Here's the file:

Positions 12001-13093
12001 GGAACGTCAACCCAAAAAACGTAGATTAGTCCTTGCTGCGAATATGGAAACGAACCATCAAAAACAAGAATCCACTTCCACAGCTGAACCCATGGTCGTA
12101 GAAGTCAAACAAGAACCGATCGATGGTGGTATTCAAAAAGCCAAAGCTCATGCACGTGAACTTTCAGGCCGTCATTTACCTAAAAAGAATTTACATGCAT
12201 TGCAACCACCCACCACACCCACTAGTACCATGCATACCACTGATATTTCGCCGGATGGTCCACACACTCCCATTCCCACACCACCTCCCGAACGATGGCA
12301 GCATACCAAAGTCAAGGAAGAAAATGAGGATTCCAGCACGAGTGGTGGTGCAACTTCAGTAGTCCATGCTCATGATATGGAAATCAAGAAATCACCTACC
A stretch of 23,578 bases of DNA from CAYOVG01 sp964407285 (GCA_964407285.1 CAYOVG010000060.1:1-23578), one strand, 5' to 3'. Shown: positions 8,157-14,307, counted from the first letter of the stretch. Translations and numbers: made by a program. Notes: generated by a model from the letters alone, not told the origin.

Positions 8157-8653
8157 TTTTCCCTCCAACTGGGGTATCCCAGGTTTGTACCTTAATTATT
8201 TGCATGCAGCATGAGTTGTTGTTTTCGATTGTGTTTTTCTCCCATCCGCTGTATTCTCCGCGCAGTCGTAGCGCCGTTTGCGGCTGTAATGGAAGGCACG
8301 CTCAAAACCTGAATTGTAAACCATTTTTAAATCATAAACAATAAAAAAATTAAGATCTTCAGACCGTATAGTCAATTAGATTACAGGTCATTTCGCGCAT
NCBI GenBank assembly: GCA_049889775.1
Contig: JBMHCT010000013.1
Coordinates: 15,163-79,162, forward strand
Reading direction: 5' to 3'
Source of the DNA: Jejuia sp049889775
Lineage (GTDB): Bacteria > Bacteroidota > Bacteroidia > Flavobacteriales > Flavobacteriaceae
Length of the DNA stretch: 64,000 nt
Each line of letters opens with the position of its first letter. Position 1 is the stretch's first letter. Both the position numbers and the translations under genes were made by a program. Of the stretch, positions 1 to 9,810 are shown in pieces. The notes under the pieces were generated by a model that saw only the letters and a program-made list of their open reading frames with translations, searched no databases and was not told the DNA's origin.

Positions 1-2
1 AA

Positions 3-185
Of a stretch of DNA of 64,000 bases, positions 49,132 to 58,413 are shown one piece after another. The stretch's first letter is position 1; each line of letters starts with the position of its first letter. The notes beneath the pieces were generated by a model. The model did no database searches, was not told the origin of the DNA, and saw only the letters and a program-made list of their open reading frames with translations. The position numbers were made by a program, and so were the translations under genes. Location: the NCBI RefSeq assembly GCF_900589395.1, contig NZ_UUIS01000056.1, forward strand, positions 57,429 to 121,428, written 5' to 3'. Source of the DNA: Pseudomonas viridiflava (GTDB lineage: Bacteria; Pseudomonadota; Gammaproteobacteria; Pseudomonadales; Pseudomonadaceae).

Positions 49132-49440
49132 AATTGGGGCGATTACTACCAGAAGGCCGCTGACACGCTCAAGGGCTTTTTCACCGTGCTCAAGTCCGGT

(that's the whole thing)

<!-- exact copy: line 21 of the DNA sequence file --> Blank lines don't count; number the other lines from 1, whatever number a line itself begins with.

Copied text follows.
Positions 3-185